Chambers, a community health scientist dedicated to advancing sexual and reproductive health equity among BIPOC individuals, focused primarily on antiracism research and practice.
“My take is that the students really wanted to learn how to implement antiracism within the public health system as well as in the Berkeley Public Health program,” Chambers said. “Someday, I’d like to have changemaker microcourses across the UC’s, where we can partner together and use our collective resources to train the next generation.”
A “life-changing” microcourse
Rashmi Varma, a Berkeley Public Health MPH student who already has a doctor of pharmacy degree from St. John’s University, praised the community engagement microcourse as “life-changing.”
“I didn’t know what to expect, but I thought it was a great opportunity,” said Varma, who, as a current Albert Schweitzer Fellow, is working to break the cycle of poverty in San Francisco by developing a microloan program for at-risk youth that incentivizes participation in vocational training.
“It made me realize the strength I hold to create a positive impact,” Varma said. “I’m very grateful to have been introduced to the professors, who helped me really recognize the power within me.”
Minkler calls Varma’s work a perfect example of the kind of change the program wants to see students to create. She also believes that the broad thinking and concrete skills offered in the microcourses are applicable to students wishing to work in a wide range of areas, from food insecurity, to homelessness, gun violence prevention, and climate change.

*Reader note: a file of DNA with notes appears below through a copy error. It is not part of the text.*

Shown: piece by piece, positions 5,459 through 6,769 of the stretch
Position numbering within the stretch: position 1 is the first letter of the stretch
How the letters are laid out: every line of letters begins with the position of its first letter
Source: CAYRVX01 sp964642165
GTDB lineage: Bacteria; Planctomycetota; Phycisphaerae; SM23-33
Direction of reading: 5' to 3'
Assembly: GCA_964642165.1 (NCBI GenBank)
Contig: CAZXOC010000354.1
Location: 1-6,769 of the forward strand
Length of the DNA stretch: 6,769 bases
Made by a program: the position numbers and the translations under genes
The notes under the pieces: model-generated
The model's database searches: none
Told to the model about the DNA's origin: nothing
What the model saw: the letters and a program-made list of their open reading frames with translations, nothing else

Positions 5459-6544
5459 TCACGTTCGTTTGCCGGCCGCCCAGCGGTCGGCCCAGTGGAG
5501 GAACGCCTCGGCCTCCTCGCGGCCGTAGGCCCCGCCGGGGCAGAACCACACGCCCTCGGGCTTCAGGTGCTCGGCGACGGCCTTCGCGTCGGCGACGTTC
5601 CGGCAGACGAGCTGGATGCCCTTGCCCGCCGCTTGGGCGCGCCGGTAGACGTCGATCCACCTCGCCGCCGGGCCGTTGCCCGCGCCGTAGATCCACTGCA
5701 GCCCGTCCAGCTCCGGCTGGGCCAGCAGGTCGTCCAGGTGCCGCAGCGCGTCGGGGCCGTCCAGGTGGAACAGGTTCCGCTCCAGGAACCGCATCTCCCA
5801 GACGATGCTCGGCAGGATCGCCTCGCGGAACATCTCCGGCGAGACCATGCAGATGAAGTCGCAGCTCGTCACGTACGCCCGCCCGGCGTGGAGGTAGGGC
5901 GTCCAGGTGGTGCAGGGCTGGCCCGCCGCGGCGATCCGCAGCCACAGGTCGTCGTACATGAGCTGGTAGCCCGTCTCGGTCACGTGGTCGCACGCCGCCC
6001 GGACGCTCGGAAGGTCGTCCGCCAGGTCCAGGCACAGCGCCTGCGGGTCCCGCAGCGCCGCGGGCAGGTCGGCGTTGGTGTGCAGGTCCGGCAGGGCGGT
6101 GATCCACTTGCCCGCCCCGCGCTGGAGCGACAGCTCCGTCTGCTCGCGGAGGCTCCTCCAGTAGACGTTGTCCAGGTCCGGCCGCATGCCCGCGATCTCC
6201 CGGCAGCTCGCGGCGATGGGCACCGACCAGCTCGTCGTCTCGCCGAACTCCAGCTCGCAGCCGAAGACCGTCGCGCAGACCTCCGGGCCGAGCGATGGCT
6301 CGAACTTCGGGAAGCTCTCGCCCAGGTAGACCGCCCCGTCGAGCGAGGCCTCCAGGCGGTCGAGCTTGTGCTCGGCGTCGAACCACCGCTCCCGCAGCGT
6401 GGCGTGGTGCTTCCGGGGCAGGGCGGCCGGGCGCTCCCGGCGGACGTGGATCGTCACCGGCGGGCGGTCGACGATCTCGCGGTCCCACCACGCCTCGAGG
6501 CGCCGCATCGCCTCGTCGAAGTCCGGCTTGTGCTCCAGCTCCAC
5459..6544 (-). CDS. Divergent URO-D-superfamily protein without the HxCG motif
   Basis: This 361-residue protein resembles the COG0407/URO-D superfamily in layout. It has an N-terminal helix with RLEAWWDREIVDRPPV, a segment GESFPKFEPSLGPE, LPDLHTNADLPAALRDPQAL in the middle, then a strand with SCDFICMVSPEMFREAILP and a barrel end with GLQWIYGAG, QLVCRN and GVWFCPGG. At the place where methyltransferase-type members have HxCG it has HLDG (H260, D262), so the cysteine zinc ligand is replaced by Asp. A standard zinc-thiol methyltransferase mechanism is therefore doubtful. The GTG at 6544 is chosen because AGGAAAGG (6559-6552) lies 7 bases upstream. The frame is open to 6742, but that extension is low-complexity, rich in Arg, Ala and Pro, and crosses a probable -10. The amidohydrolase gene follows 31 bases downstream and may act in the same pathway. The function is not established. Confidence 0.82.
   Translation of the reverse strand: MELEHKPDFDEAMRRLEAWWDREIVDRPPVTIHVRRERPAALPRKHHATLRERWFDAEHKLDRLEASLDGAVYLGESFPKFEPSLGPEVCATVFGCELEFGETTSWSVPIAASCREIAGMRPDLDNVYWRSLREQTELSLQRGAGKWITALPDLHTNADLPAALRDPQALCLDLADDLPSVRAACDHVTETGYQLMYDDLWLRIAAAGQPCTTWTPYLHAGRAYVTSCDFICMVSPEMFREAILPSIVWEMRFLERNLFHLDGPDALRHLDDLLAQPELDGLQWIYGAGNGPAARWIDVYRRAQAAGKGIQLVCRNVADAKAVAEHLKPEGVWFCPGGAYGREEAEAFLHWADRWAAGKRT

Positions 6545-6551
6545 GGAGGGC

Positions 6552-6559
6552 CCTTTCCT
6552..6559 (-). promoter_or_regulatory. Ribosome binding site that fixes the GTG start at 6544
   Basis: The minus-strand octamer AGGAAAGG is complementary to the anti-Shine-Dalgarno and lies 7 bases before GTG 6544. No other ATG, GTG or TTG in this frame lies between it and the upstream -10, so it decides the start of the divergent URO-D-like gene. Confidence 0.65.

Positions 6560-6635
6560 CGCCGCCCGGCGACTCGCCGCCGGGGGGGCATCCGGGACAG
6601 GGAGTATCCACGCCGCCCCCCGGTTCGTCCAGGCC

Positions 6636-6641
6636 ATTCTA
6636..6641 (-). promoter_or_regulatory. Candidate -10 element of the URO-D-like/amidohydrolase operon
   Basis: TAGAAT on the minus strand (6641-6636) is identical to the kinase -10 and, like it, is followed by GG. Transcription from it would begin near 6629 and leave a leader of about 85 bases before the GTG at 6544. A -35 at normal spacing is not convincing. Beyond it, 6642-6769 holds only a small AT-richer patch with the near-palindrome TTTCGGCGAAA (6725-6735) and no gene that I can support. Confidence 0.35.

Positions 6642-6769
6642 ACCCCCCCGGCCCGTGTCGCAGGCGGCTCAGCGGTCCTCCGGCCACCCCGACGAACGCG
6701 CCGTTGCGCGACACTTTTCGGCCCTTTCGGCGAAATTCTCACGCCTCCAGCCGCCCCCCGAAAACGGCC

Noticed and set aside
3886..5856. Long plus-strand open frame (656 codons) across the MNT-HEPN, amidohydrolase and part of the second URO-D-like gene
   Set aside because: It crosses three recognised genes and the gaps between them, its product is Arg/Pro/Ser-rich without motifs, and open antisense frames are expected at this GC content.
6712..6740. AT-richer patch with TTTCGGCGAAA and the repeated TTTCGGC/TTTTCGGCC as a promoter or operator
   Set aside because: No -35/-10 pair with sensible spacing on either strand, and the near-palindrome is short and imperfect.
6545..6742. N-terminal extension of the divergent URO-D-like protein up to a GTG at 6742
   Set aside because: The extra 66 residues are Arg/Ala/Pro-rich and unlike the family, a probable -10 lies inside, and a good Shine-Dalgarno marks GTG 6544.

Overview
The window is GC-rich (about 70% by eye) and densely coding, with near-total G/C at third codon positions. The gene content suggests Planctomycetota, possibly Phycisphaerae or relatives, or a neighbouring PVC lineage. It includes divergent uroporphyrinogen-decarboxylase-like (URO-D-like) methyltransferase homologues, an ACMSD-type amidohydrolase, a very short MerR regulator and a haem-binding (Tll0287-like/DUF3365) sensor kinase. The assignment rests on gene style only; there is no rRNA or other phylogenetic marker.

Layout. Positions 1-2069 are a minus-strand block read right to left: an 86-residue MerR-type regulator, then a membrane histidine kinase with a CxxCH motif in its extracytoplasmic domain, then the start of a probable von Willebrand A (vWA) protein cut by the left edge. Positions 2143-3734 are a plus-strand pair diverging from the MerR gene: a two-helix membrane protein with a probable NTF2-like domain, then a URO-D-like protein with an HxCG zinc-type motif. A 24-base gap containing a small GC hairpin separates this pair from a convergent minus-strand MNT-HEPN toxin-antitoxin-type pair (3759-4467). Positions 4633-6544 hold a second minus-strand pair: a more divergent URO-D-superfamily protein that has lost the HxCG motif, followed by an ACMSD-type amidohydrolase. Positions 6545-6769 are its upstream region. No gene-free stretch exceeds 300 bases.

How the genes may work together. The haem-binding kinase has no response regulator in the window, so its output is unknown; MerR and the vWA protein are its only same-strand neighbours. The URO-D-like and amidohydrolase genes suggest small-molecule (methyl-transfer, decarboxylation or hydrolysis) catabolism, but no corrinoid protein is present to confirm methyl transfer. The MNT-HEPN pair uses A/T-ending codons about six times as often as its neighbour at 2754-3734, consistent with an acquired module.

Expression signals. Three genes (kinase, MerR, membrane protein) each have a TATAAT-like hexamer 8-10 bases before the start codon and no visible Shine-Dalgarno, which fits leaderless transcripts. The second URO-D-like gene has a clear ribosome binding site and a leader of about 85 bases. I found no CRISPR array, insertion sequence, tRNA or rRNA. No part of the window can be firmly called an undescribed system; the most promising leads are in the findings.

“The kinds of skills we are teaching are critical in doing public health and social justice work in the real world,” she said.
The seven week community engagement mini course will be taught again Fall 2023, this time by Dr. Evan vanDommelen-Gonzelez, with Dr. Derek M. Griffith serving as course consultant and guest presenter. The course will run from October 13 to December 2.
VanDommelen, academic director of Berkeley Public Health’s Online MPH program , has more than 20 years of professional experience in bilingual community health research and education; Griffith is a founding co-director of the Racial Justice Institute and founder and director of the Center for Men’s Health Equity, both at Georgetown University. He is also a professor of Health Management and Policy and Oncology at Georgetown and widely recognized for his leadership and scholarly work in antiracism and community-engaged research and practice.